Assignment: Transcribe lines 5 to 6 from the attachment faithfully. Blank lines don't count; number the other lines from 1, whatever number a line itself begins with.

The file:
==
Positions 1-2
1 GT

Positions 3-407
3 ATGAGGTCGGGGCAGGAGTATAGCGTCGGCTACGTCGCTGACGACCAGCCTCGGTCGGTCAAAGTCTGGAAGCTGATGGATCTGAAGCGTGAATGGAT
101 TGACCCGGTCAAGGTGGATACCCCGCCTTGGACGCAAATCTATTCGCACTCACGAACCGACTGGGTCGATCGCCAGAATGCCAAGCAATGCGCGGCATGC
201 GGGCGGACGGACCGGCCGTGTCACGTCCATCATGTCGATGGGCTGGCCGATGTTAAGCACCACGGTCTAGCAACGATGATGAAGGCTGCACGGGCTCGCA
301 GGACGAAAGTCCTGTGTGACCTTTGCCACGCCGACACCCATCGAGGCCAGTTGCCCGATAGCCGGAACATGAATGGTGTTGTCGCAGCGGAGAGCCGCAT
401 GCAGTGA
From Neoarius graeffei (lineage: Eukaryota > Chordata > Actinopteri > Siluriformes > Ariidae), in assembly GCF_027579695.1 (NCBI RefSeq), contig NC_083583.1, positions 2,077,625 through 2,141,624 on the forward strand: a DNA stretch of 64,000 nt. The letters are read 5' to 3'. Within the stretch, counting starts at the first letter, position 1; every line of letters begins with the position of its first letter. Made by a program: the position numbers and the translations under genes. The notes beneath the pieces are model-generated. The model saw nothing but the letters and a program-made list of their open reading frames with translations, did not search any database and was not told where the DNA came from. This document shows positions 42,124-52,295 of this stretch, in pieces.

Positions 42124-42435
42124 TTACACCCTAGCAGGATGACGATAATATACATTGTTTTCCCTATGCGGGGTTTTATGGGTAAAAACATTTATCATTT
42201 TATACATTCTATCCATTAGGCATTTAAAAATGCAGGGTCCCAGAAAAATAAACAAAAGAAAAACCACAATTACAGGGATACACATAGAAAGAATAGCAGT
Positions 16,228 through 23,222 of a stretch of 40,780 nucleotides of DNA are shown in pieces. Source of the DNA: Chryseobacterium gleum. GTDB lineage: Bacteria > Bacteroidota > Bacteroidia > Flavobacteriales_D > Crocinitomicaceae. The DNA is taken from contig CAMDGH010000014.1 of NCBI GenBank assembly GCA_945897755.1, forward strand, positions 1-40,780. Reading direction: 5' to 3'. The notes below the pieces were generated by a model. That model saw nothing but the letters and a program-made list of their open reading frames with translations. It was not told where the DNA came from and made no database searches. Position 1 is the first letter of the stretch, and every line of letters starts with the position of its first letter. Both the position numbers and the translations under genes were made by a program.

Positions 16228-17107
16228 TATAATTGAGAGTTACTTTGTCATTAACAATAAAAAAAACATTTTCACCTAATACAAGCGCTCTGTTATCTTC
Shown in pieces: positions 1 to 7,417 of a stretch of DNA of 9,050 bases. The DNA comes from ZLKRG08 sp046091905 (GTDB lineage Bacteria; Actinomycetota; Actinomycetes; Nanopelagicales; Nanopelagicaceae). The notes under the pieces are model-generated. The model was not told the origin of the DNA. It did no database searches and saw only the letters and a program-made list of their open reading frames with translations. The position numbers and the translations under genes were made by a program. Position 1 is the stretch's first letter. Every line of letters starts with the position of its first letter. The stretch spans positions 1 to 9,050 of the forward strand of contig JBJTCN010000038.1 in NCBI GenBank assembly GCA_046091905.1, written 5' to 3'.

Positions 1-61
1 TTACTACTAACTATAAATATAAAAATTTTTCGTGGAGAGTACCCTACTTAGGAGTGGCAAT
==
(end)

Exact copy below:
101 TGACCCGGTCAAGGTGGATACCCCGCCTTGGACGCAAATCTATTCGCACTCACGAACCGACTGGGTCGATCGCCAGAATGCCAAGCAATGCGCGGCATGC
201 GGGCGGACGGACCGGCCGTGTCACGTCCATCATGTCGATGGGCTGGCCGATGTTAAGCACCACGGTCTAGCAACGATGATGAAGGCTGCACGGGCTCGCA